How do you learn wingfoil jibes quickly and well?
Suppose you are a wingerfoiler and flying lukt all good. Then your next big challenge is the (flying) wingfoil-jibe. Our experience with the wingfoil jibe is that it requires quite a bit of practice. That’s why in this blog we give some tips to learn to jibe.
When you’re jibes, speed is your friend’s
Especially in the beginning it is quite exciting to start a jibe with speed, but in the end speed makes it easier to help you wingfoiling through the jibe. If you start the jibe with a little speed, you will need to generate less power during the manoeuvre and that will give you the space to pay attention to your posture, hand and footwork.
The wingfoil mortar step by step
Dividing the jibe helps you to tackle it in a controlled way. This allows you to practice on the part which requires the most attention. The jibe involves a number of aspects such as foot control, the foot change, and the repacking of the wing. These actions can be practiced on land by going wing skate or during straight raking on the water. It is also useful to practice on switched stance sailing (where your toes point towards the wind). By practicing these parts separately, you use the jibe with more confidence.
Experiment with the foot change
Unlike windfoil, there is no standard point in the jibe where the foot change is used; In fact, you don’t even have to use a foot change. Nevertheless, switched stance sailing is relatively difficult and inefficient, which is why in practice we always make a foot change. Then the question remains whether you make the foot change before or after the jibe?
With the regular wingfoil gijp (photo left) you start in the normal position and change your feet after the jibe. The advantage is that this foot change is relatively easy to use, because you start with your feet at the ‘normal’ position with your toes off the wind. The disadvantage is that the exit of the jibe is slightly more unstable, which makes you more quickly out of balance. At the (photo right) you start with a foot change before you use the hijack. A big advantage is that you have already had the hardest part for the hostage. So you can prepare well for it, but to then keep enough speed to get through the jibe planning requires some practice. Practicing with the foot change on land or during wingfoiling helps you to build confidence before hijacking.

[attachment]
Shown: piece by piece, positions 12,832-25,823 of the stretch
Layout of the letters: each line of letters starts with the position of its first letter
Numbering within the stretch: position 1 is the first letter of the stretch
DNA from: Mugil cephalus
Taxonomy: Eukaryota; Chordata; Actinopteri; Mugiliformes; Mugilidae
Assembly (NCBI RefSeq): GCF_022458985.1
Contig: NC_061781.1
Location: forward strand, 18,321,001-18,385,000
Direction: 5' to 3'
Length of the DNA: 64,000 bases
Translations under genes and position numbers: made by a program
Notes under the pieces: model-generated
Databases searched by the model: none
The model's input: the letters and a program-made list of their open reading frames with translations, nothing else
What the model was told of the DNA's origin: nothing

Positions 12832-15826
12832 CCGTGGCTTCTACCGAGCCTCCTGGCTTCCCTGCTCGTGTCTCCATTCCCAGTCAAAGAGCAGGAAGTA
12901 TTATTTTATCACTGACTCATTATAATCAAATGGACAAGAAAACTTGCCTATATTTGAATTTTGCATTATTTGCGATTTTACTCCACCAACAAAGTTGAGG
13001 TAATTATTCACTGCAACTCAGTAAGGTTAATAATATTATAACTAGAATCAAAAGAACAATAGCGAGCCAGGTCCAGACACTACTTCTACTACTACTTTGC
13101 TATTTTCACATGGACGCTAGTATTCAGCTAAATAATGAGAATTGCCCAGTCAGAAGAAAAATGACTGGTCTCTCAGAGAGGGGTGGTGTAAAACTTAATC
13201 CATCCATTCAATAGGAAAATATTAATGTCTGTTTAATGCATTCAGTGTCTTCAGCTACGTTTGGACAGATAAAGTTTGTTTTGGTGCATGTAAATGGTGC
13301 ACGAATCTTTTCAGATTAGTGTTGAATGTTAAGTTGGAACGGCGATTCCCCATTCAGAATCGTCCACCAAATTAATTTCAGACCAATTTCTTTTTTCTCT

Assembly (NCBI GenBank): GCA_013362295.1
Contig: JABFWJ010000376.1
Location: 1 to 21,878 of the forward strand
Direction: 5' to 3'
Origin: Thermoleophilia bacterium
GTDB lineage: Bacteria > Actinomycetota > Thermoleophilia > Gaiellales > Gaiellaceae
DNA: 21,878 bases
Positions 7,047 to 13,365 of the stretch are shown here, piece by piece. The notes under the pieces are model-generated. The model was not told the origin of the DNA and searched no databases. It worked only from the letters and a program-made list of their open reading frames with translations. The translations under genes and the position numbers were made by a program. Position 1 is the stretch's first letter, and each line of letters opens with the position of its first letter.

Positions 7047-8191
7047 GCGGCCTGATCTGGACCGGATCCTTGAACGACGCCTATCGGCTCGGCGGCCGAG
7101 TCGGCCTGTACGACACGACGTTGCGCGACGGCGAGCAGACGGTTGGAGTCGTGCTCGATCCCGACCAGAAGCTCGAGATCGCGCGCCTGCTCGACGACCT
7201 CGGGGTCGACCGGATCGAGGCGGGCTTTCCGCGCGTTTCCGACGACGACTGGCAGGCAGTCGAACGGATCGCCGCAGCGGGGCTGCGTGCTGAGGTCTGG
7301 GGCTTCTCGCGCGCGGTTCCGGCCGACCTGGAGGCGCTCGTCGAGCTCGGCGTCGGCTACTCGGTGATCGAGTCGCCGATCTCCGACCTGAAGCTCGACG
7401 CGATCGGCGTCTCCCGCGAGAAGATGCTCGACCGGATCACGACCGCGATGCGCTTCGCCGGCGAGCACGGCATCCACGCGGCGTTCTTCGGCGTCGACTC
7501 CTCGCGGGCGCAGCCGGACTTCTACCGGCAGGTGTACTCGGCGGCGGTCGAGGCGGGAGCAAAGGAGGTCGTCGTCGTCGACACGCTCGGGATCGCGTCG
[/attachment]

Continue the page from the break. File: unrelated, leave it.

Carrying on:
When winging, it is not always easy to determine the correct position for the wing. When you move your front hand above your head when you deploy the jibe, it gives room for a smooth transition. By moving your hands upwards you de-power the wing and put it in a position that makes it easy to take the wing. In the starboard team rider Zane Schnweitzer takes the most important steps of the wingfoil gijp with you and gives extra attention to this tip.
Take your time and perserage!
Maybe it’s an open door, but don’t give up if the foil jibe doesn’t work right away. Wing foiling is relatively easy to learn, but pay attention; a wingfoil jibe requires a lot of practice and that includes the necessary crashes. Keep your cool and stay committed. Really don’t want to make it? Then we are happy to help you during a Wing foil or Wing skate lesson.
Wingfoil jibe tips
Finally, some quick tips & Tricks for before and during the practice of the wingfoil-gijp. Good luck!
- Break it down: step by step work towards the foiling jibe.
- Practice turning the wing on land.
- Choose the right conditions: practicing with wingfoil jibing is easier with flat water and a lot of wind than in choppy conditions!
- The difference with/without foot streps is large. In general, it is easier with the two front foot streps mounted because then you know exactly where your feet should be.